Mining Mirror May 2017 - Page 11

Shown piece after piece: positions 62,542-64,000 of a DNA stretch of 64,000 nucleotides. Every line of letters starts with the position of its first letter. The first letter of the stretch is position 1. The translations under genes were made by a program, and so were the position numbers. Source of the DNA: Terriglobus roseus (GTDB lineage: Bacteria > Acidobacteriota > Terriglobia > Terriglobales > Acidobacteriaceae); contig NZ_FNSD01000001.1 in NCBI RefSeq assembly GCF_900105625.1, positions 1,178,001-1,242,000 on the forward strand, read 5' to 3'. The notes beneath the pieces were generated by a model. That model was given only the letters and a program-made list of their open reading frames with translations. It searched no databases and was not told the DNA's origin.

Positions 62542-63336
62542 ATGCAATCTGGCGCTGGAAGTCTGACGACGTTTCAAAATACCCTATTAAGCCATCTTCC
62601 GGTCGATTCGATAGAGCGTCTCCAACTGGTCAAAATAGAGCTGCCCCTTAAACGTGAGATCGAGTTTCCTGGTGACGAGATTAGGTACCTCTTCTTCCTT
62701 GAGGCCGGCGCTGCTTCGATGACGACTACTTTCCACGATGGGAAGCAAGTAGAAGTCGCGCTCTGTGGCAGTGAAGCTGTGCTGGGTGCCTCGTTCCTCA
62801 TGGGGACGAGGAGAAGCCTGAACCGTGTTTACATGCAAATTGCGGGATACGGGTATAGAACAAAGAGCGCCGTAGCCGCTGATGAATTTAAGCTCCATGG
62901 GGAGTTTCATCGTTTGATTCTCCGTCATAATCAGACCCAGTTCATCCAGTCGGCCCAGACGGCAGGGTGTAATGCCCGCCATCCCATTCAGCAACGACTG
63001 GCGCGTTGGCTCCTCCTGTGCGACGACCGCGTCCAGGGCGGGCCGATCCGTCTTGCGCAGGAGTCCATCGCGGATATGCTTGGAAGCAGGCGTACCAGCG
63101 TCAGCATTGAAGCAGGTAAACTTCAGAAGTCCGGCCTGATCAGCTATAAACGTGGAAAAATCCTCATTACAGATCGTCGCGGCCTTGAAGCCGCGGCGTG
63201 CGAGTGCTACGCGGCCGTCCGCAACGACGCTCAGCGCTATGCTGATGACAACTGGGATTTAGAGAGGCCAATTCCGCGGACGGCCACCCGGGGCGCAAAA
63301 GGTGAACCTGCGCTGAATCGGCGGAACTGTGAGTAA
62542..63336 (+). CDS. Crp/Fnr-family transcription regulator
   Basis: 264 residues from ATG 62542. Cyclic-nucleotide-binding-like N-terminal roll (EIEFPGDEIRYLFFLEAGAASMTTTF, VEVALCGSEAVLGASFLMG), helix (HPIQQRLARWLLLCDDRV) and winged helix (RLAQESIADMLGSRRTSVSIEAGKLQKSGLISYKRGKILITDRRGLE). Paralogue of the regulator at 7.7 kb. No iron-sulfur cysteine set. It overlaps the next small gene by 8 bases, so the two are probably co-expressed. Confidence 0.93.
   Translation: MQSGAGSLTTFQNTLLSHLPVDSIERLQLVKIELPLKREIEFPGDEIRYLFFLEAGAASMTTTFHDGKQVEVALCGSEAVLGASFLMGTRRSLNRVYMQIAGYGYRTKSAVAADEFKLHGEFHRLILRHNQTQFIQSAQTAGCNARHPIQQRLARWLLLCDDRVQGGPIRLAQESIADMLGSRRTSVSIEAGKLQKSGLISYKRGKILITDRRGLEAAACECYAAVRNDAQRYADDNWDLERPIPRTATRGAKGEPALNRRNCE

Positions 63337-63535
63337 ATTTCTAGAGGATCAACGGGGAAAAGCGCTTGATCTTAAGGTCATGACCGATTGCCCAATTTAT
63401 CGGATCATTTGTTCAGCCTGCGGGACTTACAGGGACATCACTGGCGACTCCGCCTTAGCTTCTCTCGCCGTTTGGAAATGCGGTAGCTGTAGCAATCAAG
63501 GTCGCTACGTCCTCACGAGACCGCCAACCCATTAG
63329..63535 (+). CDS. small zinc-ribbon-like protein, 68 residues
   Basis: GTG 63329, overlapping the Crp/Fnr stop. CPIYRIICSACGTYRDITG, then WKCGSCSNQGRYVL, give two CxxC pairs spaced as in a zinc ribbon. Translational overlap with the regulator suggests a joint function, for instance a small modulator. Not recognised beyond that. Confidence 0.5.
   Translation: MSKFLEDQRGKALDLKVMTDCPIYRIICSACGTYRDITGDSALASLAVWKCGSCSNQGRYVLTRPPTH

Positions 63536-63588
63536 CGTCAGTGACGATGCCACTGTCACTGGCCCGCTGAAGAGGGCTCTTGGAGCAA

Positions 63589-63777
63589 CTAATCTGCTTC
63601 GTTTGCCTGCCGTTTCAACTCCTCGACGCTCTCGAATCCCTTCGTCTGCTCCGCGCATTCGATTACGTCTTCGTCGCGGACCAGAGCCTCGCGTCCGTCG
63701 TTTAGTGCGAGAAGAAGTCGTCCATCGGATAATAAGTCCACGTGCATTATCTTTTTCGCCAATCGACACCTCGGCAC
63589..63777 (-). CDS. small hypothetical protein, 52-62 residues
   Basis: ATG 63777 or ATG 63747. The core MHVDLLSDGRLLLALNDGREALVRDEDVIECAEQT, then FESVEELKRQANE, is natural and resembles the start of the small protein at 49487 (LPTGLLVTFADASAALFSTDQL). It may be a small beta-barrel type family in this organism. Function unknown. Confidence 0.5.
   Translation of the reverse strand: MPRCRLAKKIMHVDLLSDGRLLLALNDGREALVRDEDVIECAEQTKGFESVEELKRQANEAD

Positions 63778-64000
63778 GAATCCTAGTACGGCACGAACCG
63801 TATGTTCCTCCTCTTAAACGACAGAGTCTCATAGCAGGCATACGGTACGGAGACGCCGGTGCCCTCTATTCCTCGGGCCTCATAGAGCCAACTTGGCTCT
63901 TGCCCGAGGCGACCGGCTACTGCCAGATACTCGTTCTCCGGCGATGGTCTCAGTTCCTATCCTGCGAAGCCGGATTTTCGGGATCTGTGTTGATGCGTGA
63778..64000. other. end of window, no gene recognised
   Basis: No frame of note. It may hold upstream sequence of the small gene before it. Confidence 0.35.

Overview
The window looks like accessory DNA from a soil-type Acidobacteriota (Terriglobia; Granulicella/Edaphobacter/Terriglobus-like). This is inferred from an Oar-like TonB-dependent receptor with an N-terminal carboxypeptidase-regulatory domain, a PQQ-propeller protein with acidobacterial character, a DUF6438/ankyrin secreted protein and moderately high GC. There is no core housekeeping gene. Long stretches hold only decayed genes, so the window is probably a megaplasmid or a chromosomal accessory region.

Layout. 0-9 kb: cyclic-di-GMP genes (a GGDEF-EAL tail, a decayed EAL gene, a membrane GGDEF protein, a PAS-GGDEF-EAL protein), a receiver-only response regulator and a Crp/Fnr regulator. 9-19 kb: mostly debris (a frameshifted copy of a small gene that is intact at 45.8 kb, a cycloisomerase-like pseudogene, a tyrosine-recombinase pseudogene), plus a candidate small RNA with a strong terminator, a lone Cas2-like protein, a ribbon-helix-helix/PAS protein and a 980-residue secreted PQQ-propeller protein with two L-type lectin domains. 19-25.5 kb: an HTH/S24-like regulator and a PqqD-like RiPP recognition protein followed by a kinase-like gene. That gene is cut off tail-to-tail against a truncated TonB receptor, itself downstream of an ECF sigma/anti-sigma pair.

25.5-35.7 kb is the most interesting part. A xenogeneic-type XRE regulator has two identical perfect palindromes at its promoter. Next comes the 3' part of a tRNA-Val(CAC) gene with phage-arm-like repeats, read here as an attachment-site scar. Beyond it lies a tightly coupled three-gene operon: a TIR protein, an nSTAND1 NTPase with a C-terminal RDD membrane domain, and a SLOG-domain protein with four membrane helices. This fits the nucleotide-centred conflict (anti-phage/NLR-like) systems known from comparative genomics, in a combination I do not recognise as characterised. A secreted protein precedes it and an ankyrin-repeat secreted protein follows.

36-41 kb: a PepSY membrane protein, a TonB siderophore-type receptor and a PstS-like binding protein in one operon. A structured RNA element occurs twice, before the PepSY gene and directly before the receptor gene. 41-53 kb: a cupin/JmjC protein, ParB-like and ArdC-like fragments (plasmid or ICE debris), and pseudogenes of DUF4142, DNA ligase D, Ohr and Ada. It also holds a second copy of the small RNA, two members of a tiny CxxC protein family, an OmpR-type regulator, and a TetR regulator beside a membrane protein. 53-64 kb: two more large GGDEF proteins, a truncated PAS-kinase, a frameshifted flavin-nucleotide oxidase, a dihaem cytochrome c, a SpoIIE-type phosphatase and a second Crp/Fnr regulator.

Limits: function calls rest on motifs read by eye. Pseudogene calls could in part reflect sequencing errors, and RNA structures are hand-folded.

Exploration and projects deposit is the size of the monazite grain carrying the rare earths. The grain is larger than normal, at about 250–300 microns in diameter. This means that the monazite requires less milling, further reducing costs. Most competitors need to mill their monazite down to 50 microns. This increases costs and requires large amounts of energy. Copper, for example, needs to be milled to 75 microns. In addition, at Steenkampskraal, 59% of the mass of the monazite is total rare earth oxides. As a result, when milling, less dust is created because of the high density, further reducing costs and lessening any negative environmental impact. The chemical treatment process is also less complex, resulting in reduced capital and operational expenditure.  In terms of the mine’s thorium deposits, the latest mineral resource estimate indicates the presence of 11 700 tons of thorium in the Steenkampskraal deposit. In October 2014, the Colorado School of Mines published a report entitled Thorium: does crustal abundance lead to economic availability. The report considers the possibility that thorium could be used as a nuclear fuel and that the demand for thorium could eventually rise to nearly 4 000 tons per year. The report includes studies of where this thorium would be sourced and states that the Steenkampskraal mine in South Africa will be the lowest-cost producer of thorium in the world, with an estimated production cost of USD3.56 per kilogram. The second cheapest producer has an estimated production cost of USD7.98 per kilogram, and the third cheapest with a production cost of USD8.01 per kilogram. The report indicates that the three lowest-cost producers could together produce about 3 718 tons of thorium per year, which is about the quantity that the report indicates could be required by the nuclear industry in the future. “Steenkampskraal expects to play an important role in the development and introduction of thorium as a nuclear fuel,” says Blench.  Blench adds that Steenkampskraal is designing a small, modular, low-cost, helium-cooled thorium pebble-bed modular reactor, known as the HTMR100. “It will use the thorium mined at Steenkampskraal and Steenkampskraal’s locally designed thorium/uranium pebble fuel. This is ideal for areas, such as parts of Africa, that are experiencing acute power shortages with underdeveloped or non-existing power infrastructure,” says Blench. Steenkampskraal is designing the factory to produce the pebble fuel for the HTMR100. The fuel presents no risk of meltdown, such as that experienced at Fukushima.  Blench says that Steenkampskraal’s vision is to be the building block and provider of the foundation of a rare earths supply chain, independent of China. This strategy covers four key areas: mining thorium and rare earths at Steenkampskraal; designing a safe thorium-based nuclear reactor; designing the thorium/uranium pebble fuel for this new HTMR100 reactor; and testing and supplying safe thorium/uranium and thorium/plutonium pellet fuel for existing light water reactors(LWRs), of which there are about 350 operational worldwide. b MAY 2017 MINING MIRROR [9]